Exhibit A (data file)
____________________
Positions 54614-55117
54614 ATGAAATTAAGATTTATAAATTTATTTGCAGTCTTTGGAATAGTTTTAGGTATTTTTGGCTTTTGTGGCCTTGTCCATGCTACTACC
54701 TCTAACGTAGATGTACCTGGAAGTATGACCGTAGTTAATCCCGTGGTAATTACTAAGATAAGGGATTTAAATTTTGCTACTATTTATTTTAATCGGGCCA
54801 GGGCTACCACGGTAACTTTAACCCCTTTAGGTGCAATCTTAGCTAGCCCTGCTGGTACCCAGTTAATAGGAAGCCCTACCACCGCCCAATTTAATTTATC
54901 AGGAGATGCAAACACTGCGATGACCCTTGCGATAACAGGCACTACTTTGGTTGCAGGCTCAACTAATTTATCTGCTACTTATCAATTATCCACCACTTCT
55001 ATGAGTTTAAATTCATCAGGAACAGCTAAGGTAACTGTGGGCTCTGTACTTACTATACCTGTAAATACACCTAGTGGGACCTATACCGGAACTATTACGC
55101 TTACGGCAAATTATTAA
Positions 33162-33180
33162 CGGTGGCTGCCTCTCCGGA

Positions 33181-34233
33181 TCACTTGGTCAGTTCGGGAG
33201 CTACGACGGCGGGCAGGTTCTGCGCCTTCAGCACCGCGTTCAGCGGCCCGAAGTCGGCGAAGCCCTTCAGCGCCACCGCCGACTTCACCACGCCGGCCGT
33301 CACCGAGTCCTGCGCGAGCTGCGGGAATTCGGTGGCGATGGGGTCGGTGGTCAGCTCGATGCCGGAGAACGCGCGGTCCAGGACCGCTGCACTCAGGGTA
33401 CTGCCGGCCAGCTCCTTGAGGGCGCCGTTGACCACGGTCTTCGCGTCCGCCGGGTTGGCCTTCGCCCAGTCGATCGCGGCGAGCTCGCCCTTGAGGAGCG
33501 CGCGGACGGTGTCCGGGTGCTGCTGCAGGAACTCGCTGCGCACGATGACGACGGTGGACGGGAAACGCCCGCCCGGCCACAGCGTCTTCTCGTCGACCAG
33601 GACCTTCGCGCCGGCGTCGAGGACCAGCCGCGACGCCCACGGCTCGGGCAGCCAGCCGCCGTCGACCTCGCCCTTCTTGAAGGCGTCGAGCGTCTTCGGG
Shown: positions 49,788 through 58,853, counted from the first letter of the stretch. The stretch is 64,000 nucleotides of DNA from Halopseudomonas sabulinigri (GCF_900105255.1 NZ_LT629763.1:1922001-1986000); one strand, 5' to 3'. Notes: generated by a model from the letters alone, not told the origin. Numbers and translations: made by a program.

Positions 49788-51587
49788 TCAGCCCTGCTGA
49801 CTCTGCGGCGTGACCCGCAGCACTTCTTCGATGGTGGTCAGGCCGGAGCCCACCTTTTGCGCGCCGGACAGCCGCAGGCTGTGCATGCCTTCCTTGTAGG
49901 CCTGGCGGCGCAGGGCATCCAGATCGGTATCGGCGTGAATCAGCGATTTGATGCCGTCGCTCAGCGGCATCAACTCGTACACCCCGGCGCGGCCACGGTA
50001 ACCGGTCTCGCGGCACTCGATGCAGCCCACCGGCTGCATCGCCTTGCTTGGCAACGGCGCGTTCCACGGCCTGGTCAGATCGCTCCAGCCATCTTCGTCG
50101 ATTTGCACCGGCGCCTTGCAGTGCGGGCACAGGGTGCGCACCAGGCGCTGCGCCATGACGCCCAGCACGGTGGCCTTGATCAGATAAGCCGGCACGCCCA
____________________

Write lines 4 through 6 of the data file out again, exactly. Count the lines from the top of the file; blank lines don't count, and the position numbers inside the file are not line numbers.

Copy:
54801 GGGCTACCACGGTAACTTTAACCCCTTTAGGTGCAATCTTAGCTAGCCCTGCTGGTACCCAGTTAATAGGAAGCCCTACCACCGCCCAATTTAATTTATC
54901 AGGAGATGCAAACACTGCGATGACCCTTGCGATAACAGGCACTACTTTGGTTGCAGGCTCAACTAATTTATCTGCTACTTATCAATTATCCACCACTTCT
55001 ATGAGTTTAAATTCATCAGGAACAGCTAAGGTAACTGTGGGCTCTGTACTTACTATACCTGTAAATACACCTAGTGGGACCTATACCGGAACTATTACGC